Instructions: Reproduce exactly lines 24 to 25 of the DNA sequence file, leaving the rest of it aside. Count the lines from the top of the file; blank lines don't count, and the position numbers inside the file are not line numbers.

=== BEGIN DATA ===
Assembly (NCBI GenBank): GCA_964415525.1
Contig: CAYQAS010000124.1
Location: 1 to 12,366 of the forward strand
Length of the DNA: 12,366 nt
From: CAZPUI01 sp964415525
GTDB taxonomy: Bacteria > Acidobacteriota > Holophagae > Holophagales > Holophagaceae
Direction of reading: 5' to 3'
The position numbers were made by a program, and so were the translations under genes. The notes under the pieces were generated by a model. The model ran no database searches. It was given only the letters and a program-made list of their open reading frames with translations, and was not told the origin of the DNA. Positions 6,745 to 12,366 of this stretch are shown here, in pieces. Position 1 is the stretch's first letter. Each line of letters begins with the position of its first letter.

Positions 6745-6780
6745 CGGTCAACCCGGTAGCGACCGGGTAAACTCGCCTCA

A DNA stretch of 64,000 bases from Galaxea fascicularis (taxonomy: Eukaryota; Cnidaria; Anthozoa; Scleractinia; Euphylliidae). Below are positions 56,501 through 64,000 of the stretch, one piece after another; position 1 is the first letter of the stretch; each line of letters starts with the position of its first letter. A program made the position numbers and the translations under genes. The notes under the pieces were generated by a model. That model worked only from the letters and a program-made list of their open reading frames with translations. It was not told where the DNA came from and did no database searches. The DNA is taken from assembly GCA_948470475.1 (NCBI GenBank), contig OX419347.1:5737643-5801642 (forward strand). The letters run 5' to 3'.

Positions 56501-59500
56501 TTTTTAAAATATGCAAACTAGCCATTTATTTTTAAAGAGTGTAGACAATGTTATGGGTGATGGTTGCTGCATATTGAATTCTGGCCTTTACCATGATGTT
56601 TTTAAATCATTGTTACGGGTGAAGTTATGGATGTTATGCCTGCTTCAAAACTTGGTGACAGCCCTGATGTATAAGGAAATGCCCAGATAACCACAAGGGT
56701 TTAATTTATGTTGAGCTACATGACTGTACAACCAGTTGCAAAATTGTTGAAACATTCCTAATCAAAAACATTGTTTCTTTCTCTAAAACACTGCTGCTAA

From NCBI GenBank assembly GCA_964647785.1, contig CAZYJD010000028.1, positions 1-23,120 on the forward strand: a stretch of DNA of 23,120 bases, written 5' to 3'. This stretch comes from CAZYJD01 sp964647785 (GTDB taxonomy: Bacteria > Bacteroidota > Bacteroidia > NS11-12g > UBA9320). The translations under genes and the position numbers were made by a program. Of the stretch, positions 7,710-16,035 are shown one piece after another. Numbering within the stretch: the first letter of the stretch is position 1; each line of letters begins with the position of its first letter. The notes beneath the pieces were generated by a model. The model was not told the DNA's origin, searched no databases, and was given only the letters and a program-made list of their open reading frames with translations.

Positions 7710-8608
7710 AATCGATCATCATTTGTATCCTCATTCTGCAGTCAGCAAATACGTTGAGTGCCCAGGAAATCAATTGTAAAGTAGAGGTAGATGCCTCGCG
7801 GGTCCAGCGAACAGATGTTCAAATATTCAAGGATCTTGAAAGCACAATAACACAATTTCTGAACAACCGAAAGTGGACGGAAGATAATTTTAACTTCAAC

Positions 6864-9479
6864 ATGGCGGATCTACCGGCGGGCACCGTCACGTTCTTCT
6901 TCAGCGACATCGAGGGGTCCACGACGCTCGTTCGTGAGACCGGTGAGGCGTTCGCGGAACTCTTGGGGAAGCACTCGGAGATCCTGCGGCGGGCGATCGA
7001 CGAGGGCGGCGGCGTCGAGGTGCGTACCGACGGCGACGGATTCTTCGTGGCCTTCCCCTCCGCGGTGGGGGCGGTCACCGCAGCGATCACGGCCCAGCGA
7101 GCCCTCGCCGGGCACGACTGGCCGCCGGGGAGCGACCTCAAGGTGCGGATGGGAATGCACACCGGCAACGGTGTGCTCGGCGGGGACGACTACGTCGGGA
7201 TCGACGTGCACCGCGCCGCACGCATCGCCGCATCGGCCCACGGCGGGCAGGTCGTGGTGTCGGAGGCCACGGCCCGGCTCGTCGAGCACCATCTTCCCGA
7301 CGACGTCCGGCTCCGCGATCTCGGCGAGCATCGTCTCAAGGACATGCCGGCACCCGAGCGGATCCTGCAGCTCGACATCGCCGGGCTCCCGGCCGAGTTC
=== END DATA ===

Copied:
7101 GCCCTCGCCGGGCACGACTGGCCGCCGGGGAGCGACCTCAAGGTGCGGATGGGAATGCACACCGGCAACGGTGTGCTCGGCGGGGACGACTACGTCGGGA
7201 TCGACGTGCACCGCGCCGCACGCATCGCCGCATCGGCCCACGGCGGGCAGGTCGTGGTGTCGGAGGCCACGGCCCGGCTCGTCGAGCACCATCTTCCCGA